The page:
National Coalition for Dialogue and Deliberation writes about a new PBS special on the “What’s Next California Deliberative Poll,” a documentary on the use of a deliberative polling process engaging 400 California residents to think through and make policy recommendations on a range of critical issues. Any approach to civic participation relying on shared learning and thoughtful discussion is worth some attention, and the deliberative polling process fits the bill.
Good Cities describes “Give a Minute,” a virtual suggestion box that’s expanding to New York City (building on their current operation in Chicago). They write: The coolest thing about Give a Minute is that it gives big-time politicos and heads of government agencies a chance to actually respond to the suggestions from city residents. So Mayor Mike can actually ‘endorse’ an idea that he likes and offer feedback that goes directly back to the person who suggested it. We think he’ll actually comment, too, since Bloomberg is totally behind the idea . . . ”
On the PlaceMatters blog, Jason highlights Esri’s call for geodesign case studies and celebrates a HUD grant to our friends at the Center for Neighborhood Technology (and their partner Manhattan Strategy Group) to develop a national housing and transportation affordability index. This project will build on their earlier H+T Affordability Index for 337 metropolitan regions across the U.S. Jason makes the case for making all of those data available through a public API.
What did we miss?
A very cool engagement strategy: Harry Potter-style map that reveals new areas as you travel thru a museum (h/t to All Points Blog).
Digital Urban shows off a cool augmented reality implementation: incorporating 3-D content, overlaid on the iOS video feed, that can be manipulated through user interaction in real time.
EngagingCities thinks through hackathons and some of the opportunities and challenges of government app-creation efforts.
More from EngagingCities: three fun tools (games?) for community planning.
And another post from what is our favorite blog this week: EngagingCities describes an awesome art-heavy “collaborative mapping” process in Tokyo.
There’s a really nice Nick Grossman interview courtesy of the Open Plans blog.
A new study: federal agencies need to improve public participation standards.
The BMW Guggenheim Lab created an “Urbanology” web site. Answer a series of questions and the site will create your own ideal “future city” and compare it to other cities around the world. It’s an interesting idea but the execution isn’t very strong yet. For instance, the trade-offs – an essential element in any future scenarios type of tool – just don’t make a lot of sense.
As reported on a bunch of blogs over the past couple of weeks, the White House launched a new “We the People” initiative inviting citizens to submit e-petitions seeking federal action on presumably just about anything. The system allows anyone to create a petition; if at least 150 people sign the petition it becomes publicly searchable on the White House site. The White House committed to reviewing and responding to any petition receiving at least 5,000 signatures within 30 days. You’ll find some thoughtful comments on the National Coalition for Dialogue and Deliberation blog, and a couple of more skeptical reviews on Intellitics (“White House Petitions: The Need for Robust FAQs” and “White House Petitions: a Small Sample of Popular Feedback“).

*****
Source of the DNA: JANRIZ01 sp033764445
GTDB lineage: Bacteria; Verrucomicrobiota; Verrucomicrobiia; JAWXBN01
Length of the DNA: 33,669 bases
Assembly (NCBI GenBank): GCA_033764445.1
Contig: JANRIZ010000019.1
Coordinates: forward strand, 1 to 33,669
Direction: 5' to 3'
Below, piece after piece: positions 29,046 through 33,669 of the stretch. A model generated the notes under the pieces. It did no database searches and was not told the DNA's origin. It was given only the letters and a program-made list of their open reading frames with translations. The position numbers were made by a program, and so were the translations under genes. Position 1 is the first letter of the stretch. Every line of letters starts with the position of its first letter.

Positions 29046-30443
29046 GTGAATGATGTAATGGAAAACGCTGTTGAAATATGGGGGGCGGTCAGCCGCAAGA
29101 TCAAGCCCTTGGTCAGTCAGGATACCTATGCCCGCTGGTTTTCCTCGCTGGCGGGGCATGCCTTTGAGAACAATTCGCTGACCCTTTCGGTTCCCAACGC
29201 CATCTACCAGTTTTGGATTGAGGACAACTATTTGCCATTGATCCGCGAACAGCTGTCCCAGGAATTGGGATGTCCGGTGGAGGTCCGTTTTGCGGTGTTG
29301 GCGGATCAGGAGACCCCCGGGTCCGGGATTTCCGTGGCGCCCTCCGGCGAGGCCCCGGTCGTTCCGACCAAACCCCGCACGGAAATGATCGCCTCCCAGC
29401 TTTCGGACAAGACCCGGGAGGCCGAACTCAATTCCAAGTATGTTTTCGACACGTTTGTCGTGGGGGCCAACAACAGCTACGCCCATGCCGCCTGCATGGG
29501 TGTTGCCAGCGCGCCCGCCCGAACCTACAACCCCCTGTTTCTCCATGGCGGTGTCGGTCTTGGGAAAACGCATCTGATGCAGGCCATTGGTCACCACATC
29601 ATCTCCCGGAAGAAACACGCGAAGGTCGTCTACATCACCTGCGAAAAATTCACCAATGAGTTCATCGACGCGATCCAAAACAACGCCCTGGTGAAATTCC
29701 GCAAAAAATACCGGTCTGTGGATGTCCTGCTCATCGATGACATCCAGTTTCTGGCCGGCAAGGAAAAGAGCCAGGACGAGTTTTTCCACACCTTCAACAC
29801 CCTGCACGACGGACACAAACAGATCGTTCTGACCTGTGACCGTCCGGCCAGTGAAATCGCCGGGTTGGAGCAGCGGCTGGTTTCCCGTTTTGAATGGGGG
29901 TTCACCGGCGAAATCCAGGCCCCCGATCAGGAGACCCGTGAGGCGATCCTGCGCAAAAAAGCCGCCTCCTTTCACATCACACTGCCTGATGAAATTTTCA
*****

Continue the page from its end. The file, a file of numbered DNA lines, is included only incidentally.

We are technology enthusiasts at PlaceMatters, but we agree with A Planner’s Guide that technology needs to be used thoughtfully and in ways that are appropriate to the audience and the context.
A cool, sticker-based engagement project on Grist.
StreetsBlog reviews the book “Visualizing Density,” which includes photographs and descriptions of 250 neighborhoods across the country. The goal: “provide an impartial and comparative view of the many ways to design neighborhoods.” Actual photographs of actual neighborhoods aren’t what we usually think of when we talk about visualization tools, but it seems like one pretty obvious and useful approach.
What did we miss?
Since I’m currently spending some time in my home town of Fort Collins, CO, I wanted to belatedly point out that our work on Plan Fort Collins has wrapped up, and the new City Plan was adopted late last year. Plan Fort Collins was also recognized by the Colorado Chapter of the American Planning Association with an Outstanding Planning Project Award in June 2011, making it the third of PlaceMatters’ projects to receive CO APA recognition.
Plan Fort Collins had an extensive public engagement process to update the City’s land use and transportation plans, both of which were already recognized as excellent plans with a focus on sustainability. The public engagement process included a large kickoff event and several smaller events that PlaceMatters helped to facilitate, using Brainstorm Anywhere and keypad polling, as well as other facilitation techniques and tools.
We are proud to have been a part of another award-winning project. Personally, I look forward to seeing the results of Plan Fort Collins in the coming years whenever I am visiting home, since Fort Collins is a Place that Matters very much to me.